Thursday, September 17, 2015

Meds for Kids, College Helps Aspies, More

TWO CAUTIONARY STORIES are in the news this morning about drugs for kids. The first is about the antidepressant Paxil and how original drug trial data has now been reanalyzed to show that it was more dangerous for teens than originally thought. The second is about the antipsychotic Risperdal and how it might have been over-marketed for uses other than its original use (treating schizophrenia in adults), uses that included treating autism in kids. 

ILLINOIS COLLEGE HELPS ASPIES. Eastern Illinois University, in Charleston, has launched a new program to help undergraduates who have autism and might need extra support. The program offers extra acclimatization, mentoring, and support groups, among other features. Read more.

ADHD/AUTISM DIAGNOSIS INTERFERENCE. Being diagnosed with ADHD can delay a diagnosis of autism in children who have both, according to a study published in Pediatrics and written up at Medscape. Compared to children who had only ASD, children with comorbid ADHD and ASD were diagnosed with ASD about three years later. The upshot? More vigilance for ASD when children present with ADHD symptoms. Find the write-up.

BPD: A "TANGLE" OF SYMPTOMS. An article in the Washington Post describes one young woman's struggle with borderline personality disorder and the efforts of scientists to understand the symptoms and appropriate treatments of the disorder. Of note is that BPD sufferers commit suicide at a rate higher than sufferers of depression or schizophrenia, and that BPD might affect 16 million Americans. Find the article.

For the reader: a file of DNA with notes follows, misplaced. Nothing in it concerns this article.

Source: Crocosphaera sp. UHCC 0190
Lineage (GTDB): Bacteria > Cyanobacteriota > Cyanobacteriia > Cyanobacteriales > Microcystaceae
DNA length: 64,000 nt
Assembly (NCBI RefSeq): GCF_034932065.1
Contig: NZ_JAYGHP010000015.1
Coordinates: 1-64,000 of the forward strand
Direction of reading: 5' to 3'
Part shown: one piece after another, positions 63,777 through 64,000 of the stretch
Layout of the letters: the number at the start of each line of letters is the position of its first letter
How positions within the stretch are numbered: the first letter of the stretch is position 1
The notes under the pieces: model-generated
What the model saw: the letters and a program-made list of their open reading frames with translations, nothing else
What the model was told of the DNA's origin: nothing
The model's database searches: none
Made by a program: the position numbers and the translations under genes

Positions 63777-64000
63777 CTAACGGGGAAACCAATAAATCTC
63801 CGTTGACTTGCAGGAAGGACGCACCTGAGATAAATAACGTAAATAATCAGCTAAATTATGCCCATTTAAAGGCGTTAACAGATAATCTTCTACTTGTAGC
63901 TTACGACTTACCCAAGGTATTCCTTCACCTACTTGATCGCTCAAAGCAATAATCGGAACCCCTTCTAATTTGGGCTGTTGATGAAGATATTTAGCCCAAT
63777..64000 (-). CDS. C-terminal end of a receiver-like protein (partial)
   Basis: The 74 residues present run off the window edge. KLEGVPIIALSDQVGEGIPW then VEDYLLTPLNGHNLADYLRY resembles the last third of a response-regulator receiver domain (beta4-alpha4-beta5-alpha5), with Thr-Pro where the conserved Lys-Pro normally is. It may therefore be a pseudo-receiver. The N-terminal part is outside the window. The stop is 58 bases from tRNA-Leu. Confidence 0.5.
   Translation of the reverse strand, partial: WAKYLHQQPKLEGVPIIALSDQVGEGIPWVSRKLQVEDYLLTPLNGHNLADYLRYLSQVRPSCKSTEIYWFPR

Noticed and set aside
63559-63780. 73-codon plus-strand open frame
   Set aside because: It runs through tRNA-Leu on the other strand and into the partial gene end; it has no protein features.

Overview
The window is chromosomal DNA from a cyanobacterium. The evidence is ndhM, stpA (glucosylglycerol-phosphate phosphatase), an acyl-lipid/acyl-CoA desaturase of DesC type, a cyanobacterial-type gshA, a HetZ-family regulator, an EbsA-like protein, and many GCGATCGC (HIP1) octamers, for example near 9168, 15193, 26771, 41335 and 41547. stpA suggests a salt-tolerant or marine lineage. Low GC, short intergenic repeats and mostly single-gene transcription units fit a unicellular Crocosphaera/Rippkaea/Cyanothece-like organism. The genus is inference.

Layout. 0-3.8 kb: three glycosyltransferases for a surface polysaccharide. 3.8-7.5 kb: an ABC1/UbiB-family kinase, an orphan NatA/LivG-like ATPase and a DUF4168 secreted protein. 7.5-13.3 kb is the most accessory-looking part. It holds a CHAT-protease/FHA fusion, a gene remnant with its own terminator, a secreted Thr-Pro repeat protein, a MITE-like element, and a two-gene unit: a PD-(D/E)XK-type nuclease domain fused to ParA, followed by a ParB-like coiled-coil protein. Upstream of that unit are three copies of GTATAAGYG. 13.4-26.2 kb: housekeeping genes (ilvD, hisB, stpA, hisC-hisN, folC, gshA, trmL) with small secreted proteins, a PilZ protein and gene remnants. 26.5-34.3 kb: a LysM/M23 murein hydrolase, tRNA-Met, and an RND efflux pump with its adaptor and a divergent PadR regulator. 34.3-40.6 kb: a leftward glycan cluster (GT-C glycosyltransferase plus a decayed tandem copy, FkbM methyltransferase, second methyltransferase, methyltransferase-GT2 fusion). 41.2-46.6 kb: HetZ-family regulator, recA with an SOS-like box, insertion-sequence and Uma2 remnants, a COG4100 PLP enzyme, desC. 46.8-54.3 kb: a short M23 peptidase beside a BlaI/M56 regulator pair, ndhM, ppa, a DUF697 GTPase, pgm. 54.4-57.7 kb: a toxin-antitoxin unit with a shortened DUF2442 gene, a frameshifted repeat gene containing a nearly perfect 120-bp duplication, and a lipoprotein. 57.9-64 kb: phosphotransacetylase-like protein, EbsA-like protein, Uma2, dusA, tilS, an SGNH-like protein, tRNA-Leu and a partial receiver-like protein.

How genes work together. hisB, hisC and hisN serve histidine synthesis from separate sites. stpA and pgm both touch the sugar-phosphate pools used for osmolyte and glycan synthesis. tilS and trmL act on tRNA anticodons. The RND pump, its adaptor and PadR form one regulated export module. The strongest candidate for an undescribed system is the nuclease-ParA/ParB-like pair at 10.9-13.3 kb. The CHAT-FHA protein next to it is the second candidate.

CHILD MIND INSTITUTE. Don't forget that this site has a variety of tools and resources besides the articles we often point to. For example, there's a Parents' Guide to Getting Good Care (for children). It includes a mental health guide, symptom checker, guide to mental health specialists, guide to learning specialists, guide to evidence-based treatments, and more. Find the Guide.

ADHD OR OCD -- ADDitude offers on its site a 10-slide guide for differentiating the two conditions. Go there.

TALKING TO TEACHER about executive function issues is the topic of a nine-slide guide at the site of Understood. Tip 1: Request a meeting early in the school year. Find this and the other tips.

WRIGHTSLAW. Need to get organized to advocate for your child's special needs treatment this school year? Wrightslaw offers a checklist to get you on track, along with other tools to help make this year successful. Find out more.

AND FINALLY THIS -- for educators. Fed up with the rat race? Want to teach where parents live a self-sufficient, "alternative" lifestyle in an "idyllic" but out-of-the-way Scottish community? Where your class size will be only five children? There's a place for you -- find out where.

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